Interviewing for a Microsoft Internship. Part deux.

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I got the job!

All in all it was an amazing experience. Even if they hadn’t hired me I still would have been pretty happy (I was saying that before I had the offer). I got the chance to have dinner and talk about programming with extremely bright people. I met really nice and smart people from my own country and now we are going to be working at the same company; most likely not on the same team/group, but still…

I went to Vallarta for three days. My dad, who is a businessman, made a “business meeting” in Vallarta so that he could be with me.

The hotel didn’t give me room right away so I stayed at my dad’s room studying. I was pretty paranoid so I was making sure that I knew all the stuff I put on my CV as deeply as possible. When I was taking a smoke-break next to the window, I saw other interviewees chilling out. Having some drinks and spending time at the pool. In retrospect, that is how I should have spent the day. Nothing I studied during those hours directly helped during the interview. It may have helped my confidence but I should have just relaxed.

We were invited to have dinner with the interviewers the night before the interview. We were told it wasn’t an assessment. I still had the suspicion that there were ninja interviewers taking notes on our behaviour. There were three tables set up and I chose the one John Guin was sitting at. Both because the prettiest girl was sitting there and because John was hilarious. Turns out my choice of table was pretty good since Mike Fortin came to our table and sat next to me.For the next couple of hours I had a great time talking to Mike and John. Topics included what’s it like to work at MS and their backgrounds, we even spent time talking about the version control system they use at Microsoft. Mike made quite an impression on me when he said “I’m the one to blame for Windows Vista”. He is in charge of the team that is responsible for Windows being fast. Hardcore stuff.

I took the risk and told them that MS Paint sucks. Fortunately they agreed. Not only was the dinner delicious and the conversations interesting, but I made a good impression on Mike which helped me when, praise Zeus, he ended up interviewing me the next day.

I returned to my hotel so excited that instead of sleeping I spent a couple of hours at the bar with my dad, his friend, and a bunch of drunken Canadians.

My interview was supposed to be at noon, but they moved it to 7:30 am a couple of days prior. I only slept about 4 hours but the adrenaline of the next day was enough to compensate. The Microsoft guys were nice enough to get us breakfast at their hotel since ours didn’t serve until later. The interview began at 7:30 sharp.

We were taken to a room within the conference center. There were cookies and soda. Within a minute or two a small army of interviewers came into the room calling people by name. Slowly, pale students and recent graduates were standing up.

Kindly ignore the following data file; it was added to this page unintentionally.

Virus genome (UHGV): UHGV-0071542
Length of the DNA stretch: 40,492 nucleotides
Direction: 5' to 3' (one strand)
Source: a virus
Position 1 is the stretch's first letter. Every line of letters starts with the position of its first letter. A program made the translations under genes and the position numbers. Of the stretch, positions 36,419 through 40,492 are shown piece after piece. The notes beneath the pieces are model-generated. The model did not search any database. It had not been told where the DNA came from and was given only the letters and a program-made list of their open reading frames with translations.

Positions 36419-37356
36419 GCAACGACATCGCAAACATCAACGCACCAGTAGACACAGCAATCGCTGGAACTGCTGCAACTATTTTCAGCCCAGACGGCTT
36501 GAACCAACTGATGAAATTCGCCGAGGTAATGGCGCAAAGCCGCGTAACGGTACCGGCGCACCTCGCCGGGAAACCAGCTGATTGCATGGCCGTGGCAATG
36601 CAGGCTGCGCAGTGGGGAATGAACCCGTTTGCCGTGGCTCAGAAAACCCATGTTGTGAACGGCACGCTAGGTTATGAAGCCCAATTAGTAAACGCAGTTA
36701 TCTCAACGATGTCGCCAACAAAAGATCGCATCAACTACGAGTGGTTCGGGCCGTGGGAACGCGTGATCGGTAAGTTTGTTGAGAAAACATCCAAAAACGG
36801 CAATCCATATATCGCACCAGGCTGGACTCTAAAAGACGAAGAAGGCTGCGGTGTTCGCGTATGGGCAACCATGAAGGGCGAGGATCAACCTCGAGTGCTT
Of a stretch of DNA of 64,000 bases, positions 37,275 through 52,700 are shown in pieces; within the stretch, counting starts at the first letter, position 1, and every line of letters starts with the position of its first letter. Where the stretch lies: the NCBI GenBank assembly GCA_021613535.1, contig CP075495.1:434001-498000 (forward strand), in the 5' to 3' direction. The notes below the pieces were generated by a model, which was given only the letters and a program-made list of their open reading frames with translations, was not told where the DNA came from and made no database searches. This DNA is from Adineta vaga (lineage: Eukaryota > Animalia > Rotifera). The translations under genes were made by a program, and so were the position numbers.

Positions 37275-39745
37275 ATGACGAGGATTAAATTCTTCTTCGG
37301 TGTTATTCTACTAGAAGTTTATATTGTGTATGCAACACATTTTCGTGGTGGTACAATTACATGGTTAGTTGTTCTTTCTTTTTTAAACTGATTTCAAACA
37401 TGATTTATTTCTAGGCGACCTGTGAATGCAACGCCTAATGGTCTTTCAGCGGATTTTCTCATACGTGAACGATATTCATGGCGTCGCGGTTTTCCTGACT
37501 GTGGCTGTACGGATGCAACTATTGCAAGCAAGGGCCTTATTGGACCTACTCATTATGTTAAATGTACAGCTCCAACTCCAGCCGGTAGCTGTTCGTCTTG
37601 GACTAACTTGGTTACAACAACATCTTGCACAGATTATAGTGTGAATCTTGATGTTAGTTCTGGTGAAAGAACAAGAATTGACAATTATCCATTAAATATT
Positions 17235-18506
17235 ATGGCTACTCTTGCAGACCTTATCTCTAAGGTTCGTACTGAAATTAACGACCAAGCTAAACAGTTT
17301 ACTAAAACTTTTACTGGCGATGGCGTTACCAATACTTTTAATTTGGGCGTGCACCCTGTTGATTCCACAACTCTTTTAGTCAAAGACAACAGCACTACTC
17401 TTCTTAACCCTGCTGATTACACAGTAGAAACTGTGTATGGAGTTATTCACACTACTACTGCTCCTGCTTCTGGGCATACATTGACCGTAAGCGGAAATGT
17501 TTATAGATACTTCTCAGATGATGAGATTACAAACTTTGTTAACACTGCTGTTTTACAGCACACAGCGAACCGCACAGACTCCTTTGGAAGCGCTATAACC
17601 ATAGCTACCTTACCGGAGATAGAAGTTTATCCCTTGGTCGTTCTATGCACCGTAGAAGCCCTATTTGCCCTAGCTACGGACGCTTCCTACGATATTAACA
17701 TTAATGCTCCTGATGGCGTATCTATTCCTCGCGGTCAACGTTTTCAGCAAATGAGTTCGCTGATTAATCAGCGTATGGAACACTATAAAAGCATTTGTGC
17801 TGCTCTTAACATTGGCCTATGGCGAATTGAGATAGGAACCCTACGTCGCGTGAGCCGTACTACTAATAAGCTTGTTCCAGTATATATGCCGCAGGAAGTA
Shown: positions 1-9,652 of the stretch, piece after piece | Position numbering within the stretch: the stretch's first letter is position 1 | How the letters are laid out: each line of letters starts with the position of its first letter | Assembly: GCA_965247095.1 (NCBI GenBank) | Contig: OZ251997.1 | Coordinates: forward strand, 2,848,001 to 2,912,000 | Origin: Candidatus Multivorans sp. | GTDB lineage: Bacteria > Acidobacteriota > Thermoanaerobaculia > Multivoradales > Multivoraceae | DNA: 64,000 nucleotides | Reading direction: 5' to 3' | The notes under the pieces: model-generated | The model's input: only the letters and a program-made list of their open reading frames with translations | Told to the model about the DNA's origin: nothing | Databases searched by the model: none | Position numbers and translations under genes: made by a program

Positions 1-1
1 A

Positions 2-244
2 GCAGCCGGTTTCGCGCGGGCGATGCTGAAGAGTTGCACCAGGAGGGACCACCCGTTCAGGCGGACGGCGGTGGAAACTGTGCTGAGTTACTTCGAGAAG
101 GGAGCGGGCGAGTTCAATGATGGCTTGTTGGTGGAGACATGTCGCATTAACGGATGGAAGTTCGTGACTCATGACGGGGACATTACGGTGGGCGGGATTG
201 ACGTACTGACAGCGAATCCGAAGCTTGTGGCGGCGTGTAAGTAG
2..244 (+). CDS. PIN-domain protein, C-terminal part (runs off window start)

I had four interviews. All of them consisted of around ten minutes of talking about my interests and around 40 minutes solving a coding problem. There were no whiteboards in the conference center rooms so the small point markers I bought were pointless (no pun intended). We wrote code on paper. I always kept in mind all the tips I read from the Internet.

Donna, my first interviewer told me that Manav, the guy who interviewed me in Mexico City had put in a very good word for me during dinner. That was a tremendous boost of confidence. She made me write an algorithm about returning a sorted linked list from two sorted lists. It was pretty easy but I chose C so I could show her that I knew how pointers work. She gave me some tips and we wrapped it up.

My second interviewer was named Bambo, and he started off telling me that with my math background maybe I could find an formula to the solution of an algorithmic problem involving consecutive letters in a string. I spent a couple of minutes thinking and I found a solution only to realize that I hadn’t understood the problem correctly. He posed to me another problem and I went on to try to find a formula for the solution. I realized too late that this time what he wanted was code.

Realizing I made two mistakes in a row, I told him “damn… I’m not doing well”; he just laughed and told me that the point of the interview was to find out how I think.  He changed directions and asked me how I would test a dialog box. Then he asked me how I would test Notepad. One thing that made me feel good was that he complemented me on not giving up on a problem. Still, my confidence dropped after the interview. I didn’t feel like I had done well. The disappointment didn’t last long. I found out that Mike was my next interviewer and I got excited.